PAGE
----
The author Bill McKibben, whose 1989 book The End of Nature was one of the first to warn us of the threats of climate change, has helped launch a 90-second animation that's put the spotlight of where we need to be if human civilization is going to survive.
Once upon a time, before industrialization, before coal-fired power plants spewed carbon dioxide into the atmosphere that's precipitated climate change, there was a number. That number, 275, was the parts per million of carbon dioxide in our atmosphere.
Flash forward more than 150 years later, that number has risen. The earth is hotter and we're in trouble. We're up to about 387 parts per million and that's not good. At least not in the sense that a seven-foot rise in sea levels would make Manhattan and Hong Kong into a SeaWorld might be problematic for some.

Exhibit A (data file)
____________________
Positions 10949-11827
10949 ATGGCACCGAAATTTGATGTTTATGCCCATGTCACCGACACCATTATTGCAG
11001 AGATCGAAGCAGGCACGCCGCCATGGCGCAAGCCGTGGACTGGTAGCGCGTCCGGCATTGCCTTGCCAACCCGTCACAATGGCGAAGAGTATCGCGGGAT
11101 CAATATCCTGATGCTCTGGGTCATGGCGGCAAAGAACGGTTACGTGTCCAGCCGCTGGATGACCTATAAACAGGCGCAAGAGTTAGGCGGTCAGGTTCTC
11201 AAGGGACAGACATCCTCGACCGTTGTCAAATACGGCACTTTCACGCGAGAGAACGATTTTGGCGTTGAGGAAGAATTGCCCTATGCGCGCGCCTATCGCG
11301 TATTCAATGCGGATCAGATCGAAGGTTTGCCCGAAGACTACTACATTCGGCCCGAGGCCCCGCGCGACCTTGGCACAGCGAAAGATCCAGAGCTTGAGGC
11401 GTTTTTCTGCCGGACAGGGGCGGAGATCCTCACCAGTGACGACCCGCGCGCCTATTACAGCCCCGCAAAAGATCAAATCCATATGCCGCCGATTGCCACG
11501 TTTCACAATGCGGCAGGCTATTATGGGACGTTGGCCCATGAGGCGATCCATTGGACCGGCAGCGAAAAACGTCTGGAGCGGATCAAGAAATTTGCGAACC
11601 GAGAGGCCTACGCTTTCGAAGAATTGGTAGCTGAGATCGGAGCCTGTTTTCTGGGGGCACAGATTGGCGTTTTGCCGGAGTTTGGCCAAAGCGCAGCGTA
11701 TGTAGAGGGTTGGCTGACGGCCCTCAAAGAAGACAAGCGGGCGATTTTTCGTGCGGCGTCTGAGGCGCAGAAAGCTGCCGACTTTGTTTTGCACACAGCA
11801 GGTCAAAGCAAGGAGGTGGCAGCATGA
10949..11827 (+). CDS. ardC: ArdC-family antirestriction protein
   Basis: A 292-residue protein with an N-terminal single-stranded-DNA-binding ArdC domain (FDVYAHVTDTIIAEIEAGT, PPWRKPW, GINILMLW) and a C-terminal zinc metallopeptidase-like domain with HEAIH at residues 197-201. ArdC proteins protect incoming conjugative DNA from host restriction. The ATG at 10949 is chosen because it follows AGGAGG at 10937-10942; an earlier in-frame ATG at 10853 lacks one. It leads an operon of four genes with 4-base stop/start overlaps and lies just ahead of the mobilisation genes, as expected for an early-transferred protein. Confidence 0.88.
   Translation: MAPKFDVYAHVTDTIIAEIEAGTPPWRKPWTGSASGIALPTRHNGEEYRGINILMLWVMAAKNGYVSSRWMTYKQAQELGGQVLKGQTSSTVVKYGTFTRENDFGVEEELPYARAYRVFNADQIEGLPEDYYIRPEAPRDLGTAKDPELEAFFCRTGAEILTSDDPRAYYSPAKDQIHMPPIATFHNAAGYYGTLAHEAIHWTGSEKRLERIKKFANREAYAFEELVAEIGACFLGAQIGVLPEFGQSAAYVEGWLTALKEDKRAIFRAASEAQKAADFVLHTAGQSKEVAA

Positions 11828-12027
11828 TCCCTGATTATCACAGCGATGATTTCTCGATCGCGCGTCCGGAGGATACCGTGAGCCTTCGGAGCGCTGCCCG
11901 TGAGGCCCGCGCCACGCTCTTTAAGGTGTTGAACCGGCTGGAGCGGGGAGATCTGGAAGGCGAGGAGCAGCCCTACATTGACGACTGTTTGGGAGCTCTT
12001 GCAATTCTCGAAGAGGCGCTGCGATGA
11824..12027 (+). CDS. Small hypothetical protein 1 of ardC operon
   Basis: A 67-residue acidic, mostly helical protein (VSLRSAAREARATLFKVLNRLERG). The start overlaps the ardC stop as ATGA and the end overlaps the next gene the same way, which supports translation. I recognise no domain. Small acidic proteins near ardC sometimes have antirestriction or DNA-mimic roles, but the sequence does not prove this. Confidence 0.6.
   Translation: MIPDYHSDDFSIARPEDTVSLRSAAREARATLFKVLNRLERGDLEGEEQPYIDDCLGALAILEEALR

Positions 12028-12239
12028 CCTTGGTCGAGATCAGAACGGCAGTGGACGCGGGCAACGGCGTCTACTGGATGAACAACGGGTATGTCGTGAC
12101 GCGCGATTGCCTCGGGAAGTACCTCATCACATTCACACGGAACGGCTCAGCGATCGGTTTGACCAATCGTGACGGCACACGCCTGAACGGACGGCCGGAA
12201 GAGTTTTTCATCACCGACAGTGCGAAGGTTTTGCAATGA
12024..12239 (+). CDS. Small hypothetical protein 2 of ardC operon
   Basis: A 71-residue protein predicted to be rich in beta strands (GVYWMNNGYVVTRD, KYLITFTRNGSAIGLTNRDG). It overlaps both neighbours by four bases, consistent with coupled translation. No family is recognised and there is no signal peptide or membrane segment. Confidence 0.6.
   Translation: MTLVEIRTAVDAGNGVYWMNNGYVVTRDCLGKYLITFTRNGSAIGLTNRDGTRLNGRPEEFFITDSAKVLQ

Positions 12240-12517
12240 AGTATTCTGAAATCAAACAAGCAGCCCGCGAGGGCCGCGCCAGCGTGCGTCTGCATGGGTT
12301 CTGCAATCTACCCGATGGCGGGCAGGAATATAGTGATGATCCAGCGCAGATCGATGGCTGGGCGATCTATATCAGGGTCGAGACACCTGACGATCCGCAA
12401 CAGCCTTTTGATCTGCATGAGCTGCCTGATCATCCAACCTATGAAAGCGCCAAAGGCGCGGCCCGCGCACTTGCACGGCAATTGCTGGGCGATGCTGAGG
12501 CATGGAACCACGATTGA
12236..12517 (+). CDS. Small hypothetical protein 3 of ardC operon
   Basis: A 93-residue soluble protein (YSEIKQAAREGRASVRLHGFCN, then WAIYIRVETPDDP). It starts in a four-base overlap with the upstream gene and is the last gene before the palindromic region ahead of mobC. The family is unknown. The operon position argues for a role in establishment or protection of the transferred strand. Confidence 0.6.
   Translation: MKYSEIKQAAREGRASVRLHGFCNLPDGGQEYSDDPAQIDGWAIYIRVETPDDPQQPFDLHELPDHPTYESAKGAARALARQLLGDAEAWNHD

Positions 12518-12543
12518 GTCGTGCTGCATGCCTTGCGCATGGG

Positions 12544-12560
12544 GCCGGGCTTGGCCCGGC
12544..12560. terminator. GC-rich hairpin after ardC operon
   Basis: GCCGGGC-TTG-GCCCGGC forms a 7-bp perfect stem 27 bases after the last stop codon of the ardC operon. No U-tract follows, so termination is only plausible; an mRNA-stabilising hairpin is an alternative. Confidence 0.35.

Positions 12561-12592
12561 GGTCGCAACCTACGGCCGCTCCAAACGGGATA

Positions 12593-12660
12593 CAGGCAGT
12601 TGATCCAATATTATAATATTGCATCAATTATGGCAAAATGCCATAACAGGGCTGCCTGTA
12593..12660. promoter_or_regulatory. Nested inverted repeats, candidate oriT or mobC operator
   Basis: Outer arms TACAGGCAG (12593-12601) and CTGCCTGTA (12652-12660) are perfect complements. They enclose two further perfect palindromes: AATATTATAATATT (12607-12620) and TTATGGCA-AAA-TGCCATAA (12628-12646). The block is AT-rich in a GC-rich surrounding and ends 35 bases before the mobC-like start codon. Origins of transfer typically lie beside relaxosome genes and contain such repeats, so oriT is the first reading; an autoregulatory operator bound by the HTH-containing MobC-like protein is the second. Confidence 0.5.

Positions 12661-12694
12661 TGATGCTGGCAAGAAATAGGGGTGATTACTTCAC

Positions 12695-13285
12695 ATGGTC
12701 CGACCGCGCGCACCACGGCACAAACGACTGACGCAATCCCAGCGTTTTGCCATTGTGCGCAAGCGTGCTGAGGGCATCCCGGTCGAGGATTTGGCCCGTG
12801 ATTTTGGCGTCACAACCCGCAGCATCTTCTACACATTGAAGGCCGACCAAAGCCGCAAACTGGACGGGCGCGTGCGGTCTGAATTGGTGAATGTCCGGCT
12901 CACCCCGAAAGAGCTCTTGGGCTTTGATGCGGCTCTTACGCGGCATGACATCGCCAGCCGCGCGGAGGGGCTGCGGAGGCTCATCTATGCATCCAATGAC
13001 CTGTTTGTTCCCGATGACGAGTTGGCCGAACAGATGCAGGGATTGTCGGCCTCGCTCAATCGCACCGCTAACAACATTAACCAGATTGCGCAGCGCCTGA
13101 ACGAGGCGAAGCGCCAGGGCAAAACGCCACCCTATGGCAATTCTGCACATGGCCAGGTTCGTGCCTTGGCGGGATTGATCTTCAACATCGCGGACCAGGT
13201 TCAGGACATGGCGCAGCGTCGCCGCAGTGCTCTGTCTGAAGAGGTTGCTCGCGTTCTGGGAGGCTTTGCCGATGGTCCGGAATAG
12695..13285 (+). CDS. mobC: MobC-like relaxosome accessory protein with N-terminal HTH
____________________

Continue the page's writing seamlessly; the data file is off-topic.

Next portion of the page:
Based on the most up-to-date science, our goal to avoid that kind of global catastrophe is to get our carbon dioxide number down to 350 parts per million.
“We now in the last year have that number,” McKibben says, “and it's probably the most important number in the world.”
To McKibben and Company's credit, the video sends the message without words. That's useful as this global problem transcends language, culture and country. So watch it and spread the word.
Labels: graphic design, recycle, video